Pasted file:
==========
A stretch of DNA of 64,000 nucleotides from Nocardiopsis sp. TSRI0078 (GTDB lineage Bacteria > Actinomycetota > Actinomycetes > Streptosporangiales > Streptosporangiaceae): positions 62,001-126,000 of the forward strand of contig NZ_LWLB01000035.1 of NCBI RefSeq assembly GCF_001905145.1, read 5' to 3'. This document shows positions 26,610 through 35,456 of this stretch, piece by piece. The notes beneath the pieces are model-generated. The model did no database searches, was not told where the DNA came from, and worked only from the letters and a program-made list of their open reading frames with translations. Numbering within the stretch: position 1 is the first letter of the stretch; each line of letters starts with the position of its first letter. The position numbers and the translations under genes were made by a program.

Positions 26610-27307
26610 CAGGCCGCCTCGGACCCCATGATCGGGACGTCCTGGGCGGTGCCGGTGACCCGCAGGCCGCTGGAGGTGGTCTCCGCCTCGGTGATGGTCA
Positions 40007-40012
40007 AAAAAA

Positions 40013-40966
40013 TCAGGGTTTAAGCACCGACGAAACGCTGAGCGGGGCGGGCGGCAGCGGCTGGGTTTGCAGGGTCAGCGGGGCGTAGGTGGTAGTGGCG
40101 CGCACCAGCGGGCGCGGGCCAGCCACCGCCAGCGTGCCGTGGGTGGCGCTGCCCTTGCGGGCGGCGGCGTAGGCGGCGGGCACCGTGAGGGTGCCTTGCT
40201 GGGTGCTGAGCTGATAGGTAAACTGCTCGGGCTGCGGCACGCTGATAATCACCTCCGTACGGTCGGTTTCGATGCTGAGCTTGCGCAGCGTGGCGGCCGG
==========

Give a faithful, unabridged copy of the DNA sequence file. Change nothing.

A stretch of DNA of 64,000 nucleotides from Nocardiopsis sp. TSRI0078 (GTDB lineage Bacteria > Actinomycetota > Actinomycetes > Streptosporangiales > Streptosporangiaceae): positions 62,001-126,000 of the forward strand of contig NZ_LWLB01000035.1 of NCBI RefSeq assembly GCF_001905145.1, read 5' to 3'. This document shows positions 26,610 through 35,456 of this stretch, piece by piece. The notes beneath the pieces are model-generated. The model did no database searches, was not told where the DNA came from, and worked only from the letters and a program-made list of their open reading frames with translations. Numbering within the stretch: position 1 is the first letter of the stretch; each line of letters starts with the position of its first letter. The position numbers and the translations under genes were made by a program.

Positions 26610-27307
26610 CAGGCCGCCTCGGACCCCATGATCGGGACGTCCTGGGCGGTGCCGGTGACCCGCAGGCCGCTGGAGGTGGTCTCCGCCTCGGTGATGGTCA
Positions 40007-40012
40007 AAAAAA

Positions 40013-40966
40013 TCAGGGTTTAAGCACCGACGAAACGCTGAGCGGGGCGGGCGGCAGCGGCTGGGTTTGCAGGGTCAGCGGGGCGTAGGTGGTAGTGGCG
40101 CGCACCAGCGGGCGCGGGCCAGCCACCGCCAGCGTGCCGTGGGTGGCGCTGCCCTTGCGGGCGGCGGCGTAGGCGGCGGGCACCGTGAGGGTGCCTTGCT
40201 GGGTGCTGAGCTGATAGGTAAACTGCTCGGGCTGCGGCACGCTGATAATCACCTCCGTACGGTCGGTTTCGATGCTGAGCTTGCGCAGCGTGGCGGCCGG